ITU Plenipotentiary 2014: Impressions and analysis of outcomes

After weeks of heated discussions, the International Telecommunication Union Plenipotentiary Conference closed on November 7th, ending on a significantly lighter note than the controversial 2012 World Conference on International Telecommunications (WCIT). Internet governance expert Avri Doria attended the conference in Busan, South Korea, better known as “the Plenipot,” on behalf of Access. Below are her impressions of the outcomes of the conference.


A tape loop of pop, classical, and trance music is blaring through the conference room as I await an important announcement on Palestinian and Ukraine Internet issues. I came to this meeting as a member of the U.S. delegation as this was the only way to attend the meetings in person (the ITU rules only allow civil society representatives to participate via national delegations). Except for what I was able to say inside the delegation and to colleagues, I pretty much took an oath of silence for the duration of the event.

For those of you who are new to the ITU, this three-week conference is held once every four years, where member states set the strategic direction for the intergovernmental organization, examine financial plans, elect new members of the Secretariat leadership, and may even revise the ITU’s constitution, charter, or bylaws.

Since the WCIT in 2012, many have feared that the Plenipot would end in another crisis, or worse yet would result in the destruction of the Internet as we know it. Instead the conference ended in harmony with the Internet unscathed. In fact, it is possible that the Internet is better off now as the ITU has seemingly found its role in the complex world of Internet governance and has clarified its responsibilities under its current mandate particularly around development and capacity building. Furthermore, there seemed to be an acknowledgement that the ITU’s mandate does not and should not extend to regulating content.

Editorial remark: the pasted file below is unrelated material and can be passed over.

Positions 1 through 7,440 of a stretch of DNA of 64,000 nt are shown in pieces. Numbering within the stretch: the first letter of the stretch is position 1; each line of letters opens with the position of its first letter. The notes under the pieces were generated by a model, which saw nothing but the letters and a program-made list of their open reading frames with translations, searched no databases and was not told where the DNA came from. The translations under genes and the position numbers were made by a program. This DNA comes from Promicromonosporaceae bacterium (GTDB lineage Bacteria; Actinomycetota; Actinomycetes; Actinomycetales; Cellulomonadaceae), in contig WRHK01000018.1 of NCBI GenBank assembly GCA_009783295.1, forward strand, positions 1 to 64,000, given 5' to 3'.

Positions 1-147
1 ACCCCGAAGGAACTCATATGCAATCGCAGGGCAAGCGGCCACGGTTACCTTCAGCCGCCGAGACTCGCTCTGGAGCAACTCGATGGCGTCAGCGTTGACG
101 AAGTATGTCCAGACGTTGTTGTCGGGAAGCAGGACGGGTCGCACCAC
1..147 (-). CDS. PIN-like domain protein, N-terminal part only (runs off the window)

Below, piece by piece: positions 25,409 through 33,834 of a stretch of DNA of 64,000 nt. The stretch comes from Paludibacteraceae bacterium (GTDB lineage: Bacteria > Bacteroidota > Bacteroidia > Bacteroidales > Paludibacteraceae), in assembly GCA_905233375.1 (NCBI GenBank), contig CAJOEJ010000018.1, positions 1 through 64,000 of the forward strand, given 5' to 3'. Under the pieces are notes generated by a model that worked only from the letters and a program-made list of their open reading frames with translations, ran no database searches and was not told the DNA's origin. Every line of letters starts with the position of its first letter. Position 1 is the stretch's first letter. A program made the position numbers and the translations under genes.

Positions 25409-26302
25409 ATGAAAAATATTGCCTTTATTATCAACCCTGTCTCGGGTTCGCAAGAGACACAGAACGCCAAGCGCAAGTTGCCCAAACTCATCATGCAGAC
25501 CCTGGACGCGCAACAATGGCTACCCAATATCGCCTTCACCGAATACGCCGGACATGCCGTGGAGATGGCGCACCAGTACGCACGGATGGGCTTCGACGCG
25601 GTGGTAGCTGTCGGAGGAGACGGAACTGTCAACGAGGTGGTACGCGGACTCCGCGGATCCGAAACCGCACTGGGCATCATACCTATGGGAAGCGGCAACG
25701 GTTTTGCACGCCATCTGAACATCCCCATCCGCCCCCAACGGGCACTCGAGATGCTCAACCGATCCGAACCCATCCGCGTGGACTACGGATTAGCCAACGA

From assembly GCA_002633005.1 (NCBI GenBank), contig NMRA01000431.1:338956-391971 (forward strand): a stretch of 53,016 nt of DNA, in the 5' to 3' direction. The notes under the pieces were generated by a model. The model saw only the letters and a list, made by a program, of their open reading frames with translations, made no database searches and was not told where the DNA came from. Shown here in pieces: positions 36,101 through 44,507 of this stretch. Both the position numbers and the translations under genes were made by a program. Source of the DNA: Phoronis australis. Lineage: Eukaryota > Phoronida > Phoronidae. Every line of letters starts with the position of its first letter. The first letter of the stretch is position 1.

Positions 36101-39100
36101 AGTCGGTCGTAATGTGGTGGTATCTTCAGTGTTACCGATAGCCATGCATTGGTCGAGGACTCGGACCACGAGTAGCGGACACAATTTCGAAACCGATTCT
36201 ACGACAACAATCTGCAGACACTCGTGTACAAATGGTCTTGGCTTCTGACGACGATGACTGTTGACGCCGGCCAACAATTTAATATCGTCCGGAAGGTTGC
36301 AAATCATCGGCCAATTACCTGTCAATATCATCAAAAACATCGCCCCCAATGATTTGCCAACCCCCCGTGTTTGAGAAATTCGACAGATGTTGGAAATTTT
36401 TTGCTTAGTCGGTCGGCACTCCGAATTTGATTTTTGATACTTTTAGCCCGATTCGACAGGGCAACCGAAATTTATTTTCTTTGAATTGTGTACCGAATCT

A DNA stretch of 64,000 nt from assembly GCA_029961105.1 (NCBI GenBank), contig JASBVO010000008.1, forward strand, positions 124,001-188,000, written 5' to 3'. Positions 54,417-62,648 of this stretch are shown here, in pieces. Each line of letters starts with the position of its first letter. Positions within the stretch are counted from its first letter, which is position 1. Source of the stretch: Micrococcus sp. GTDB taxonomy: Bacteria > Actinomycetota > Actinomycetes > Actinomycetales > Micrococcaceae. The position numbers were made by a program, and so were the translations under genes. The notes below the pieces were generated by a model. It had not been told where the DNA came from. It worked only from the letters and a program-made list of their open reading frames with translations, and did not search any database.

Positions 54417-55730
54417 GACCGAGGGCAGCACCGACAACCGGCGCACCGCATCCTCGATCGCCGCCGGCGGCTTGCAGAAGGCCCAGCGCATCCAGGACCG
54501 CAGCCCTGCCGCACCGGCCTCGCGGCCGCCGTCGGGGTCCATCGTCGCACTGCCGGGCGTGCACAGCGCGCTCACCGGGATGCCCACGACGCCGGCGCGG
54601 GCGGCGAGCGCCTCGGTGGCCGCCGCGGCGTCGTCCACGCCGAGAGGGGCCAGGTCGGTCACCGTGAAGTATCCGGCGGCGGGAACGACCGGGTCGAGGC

In summary, this was a successful Plenipot conference. The participating countries reached consensus and everyone left having achieved at least some of their goals. Neither the ITU constitution nor the charter were changed, a good thing because changes may very well have expanded the ITU’s mandate into issues of Internet policy that are best dealt with by other existing institutions. In addition, the ITU gained a better understanding of the need to work with the many stakeholders within the Internet ecosystem, as well as the ways through which it can have a positive impact on some issues that fall within its mandate. Significant gains were also achieved in terms of opening up some ITU processes and access to documents.

To download the full brief detailing the outcomes of major points of discussion at the Plenipot click here.